Hewlett-Packard Heats Up Unix Server Wars With Rebate for Superdome

By Amy Newman (Send Email)
Posted Oct 3, 2001


Hewlett-Packard attempted to fortify its position in the high-end server market Tuesday when it announced a new program designed to entice IBM and Sun Microsystems customers to move to its Superdome server.

The program, effective immediately and available worldwide, matches and adds an additional 10 percent to trade-in offers for IBM's p680 or S80 and Sun's UE10K.

Hewlett-Packard attempted to fortify its position in the high-end server market Tuesday when it announced a new program designed to entice IBM and Sun Microsystems customers to move to its Superdome server.

Under the terms of the program, HP customers (both end users and resellers) that trade in an IBM S80 or p680 system against the purchase of an HP Superdome server between Sept. 25, 2001 and Jan. 31, 2002, and meet other program requirements, are eligible to receive double the standard rebate for the IBM S80 or p680 system.

HP customers that trade in a Sun UE10K system against the purchase of an HP Superdome server between Sept. 25, 2001 and Jan. 31, 2002, and meet other program requirements, are eligible to receive an additional 30 percent rebate over and above the prevailing rebate for the Sun UE10K system.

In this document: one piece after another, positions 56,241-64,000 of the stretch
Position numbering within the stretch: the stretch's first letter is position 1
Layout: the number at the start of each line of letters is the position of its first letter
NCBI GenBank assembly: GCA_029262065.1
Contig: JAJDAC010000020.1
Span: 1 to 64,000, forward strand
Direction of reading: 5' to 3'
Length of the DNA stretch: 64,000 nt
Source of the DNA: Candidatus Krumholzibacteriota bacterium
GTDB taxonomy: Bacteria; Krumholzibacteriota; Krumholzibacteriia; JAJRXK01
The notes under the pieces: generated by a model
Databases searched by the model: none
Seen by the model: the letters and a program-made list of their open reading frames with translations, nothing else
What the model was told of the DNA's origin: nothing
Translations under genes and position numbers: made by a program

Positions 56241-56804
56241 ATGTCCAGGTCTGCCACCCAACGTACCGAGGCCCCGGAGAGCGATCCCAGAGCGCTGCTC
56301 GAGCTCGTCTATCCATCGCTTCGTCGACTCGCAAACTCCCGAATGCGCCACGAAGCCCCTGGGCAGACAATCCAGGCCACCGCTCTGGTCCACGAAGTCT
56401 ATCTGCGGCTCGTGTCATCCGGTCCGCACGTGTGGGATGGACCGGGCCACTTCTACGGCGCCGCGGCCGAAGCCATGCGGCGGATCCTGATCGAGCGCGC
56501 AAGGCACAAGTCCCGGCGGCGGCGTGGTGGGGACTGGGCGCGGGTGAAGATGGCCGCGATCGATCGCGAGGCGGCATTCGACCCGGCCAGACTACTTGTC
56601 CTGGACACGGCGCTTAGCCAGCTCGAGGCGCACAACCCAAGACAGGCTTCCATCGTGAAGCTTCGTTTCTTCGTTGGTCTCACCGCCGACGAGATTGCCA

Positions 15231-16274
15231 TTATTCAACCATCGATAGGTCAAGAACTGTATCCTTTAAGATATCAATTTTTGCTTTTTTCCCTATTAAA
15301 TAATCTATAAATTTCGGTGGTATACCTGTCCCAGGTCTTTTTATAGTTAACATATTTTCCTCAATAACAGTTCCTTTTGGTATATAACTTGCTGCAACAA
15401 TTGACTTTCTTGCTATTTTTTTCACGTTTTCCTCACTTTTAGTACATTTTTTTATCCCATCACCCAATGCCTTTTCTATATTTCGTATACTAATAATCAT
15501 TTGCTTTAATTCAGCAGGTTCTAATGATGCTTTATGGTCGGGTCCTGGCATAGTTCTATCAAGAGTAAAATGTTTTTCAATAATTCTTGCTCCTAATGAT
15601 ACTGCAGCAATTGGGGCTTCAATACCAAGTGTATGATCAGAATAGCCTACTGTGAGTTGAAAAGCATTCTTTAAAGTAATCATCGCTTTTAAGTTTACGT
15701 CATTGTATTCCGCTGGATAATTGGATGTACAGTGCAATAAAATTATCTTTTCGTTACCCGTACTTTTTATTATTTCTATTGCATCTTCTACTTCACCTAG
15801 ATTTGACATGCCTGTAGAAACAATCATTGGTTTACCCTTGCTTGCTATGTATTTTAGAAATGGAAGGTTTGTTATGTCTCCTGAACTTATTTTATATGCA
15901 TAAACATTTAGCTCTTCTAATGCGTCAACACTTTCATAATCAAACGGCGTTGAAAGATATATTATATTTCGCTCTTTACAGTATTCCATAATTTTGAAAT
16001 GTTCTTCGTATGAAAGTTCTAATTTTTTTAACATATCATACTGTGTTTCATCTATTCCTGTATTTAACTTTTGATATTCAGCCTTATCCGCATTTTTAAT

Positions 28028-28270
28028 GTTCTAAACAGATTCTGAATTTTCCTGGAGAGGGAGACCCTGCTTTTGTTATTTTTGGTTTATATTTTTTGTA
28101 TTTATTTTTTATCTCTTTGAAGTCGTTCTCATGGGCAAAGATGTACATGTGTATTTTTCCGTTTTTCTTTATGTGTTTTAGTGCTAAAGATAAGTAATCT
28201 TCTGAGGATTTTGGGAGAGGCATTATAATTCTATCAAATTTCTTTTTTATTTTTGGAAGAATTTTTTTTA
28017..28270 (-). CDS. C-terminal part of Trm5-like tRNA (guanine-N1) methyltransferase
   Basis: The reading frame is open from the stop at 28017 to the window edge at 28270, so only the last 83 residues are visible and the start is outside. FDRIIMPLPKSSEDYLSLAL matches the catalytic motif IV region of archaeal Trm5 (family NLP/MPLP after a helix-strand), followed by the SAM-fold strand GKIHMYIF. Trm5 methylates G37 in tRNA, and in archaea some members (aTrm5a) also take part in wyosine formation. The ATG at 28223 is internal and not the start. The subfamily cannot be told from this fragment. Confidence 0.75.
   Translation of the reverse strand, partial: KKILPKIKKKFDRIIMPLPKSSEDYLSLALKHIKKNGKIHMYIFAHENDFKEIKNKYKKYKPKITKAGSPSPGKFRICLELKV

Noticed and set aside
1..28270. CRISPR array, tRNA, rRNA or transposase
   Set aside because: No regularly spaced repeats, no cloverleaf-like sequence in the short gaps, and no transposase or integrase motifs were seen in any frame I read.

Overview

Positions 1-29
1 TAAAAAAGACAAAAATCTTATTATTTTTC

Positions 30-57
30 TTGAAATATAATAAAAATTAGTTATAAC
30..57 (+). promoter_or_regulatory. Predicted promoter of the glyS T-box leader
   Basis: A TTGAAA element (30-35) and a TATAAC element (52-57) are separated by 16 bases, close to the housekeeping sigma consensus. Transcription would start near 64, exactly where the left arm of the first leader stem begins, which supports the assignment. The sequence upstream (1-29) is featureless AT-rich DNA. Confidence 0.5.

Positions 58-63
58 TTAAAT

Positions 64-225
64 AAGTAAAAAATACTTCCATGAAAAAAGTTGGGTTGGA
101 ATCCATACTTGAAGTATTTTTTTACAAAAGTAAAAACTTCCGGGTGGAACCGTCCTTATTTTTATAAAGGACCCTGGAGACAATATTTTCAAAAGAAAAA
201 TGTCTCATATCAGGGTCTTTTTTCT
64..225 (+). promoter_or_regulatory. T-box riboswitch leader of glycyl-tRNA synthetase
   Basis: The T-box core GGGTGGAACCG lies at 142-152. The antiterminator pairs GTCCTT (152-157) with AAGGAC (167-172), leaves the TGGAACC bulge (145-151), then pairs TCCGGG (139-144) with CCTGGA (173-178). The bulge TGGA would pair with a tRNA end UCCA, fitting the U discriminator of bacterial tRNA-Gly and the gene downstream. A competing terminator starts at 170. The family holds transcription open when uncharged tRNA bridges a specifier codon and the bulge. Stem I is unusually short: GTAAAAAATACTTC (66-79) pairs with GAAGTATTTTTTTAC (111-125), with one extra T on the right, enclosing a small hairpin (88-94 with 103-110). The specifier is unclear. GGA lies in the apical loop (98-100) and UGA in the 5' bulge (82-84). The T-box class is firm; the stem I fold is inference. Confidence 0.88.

Should IBM or Sun provide a more competitive, documented, counteroffer to the eligible customer for the IBM S80 or p680 or Sun UE10K systems, HP will meet that offer and raise it by 10 percent.

All rebates, however, are subject to program conditions and approval by HP.

Enterprises currently using the Unix-based Superdome server include General Mills, GlaxoSmithKline, Liz Claiborne, Mitsubishi Electric, Porsche, T-Systems (formerly Debis IT), Vodafone, and the U.S. Navy. In addition, four of the top-five automobile manufacturers worldwide, five of the top-seven telecommunications companies worldwide, and four of the top-six aerospace companies worldwide run Superdome servers.

"Unlike systems based on Sun UltraSPARC 3 or IBM's Power4, where a forklift upgrade or box swap is required, customers can upgrade their current HP Superdome servers without a box swap," said Mark Hudson, worldwide marketing manager, HP Business Systems and Technology Organization, citing Superdome's advantages. "Additionally, customers can use HP Superdome servers to mix and match PA-8600 and PA-8700 processors, which is further investment protection that our competition does not even come close to matching," Hudson added.

Enterprises planning to mix and match, however, must configure the HP Superdome servers with multiple partitions. PA-8700 processors must be in a separate partition from PA-8600 processors.

Related Stories:
Hewlett-Packard Beefs Up Midrange Unix Offerings
Sun Takes on the Mainframe With Sun Fire 15K
New IBM Servers Spur on Pricing War With Sun


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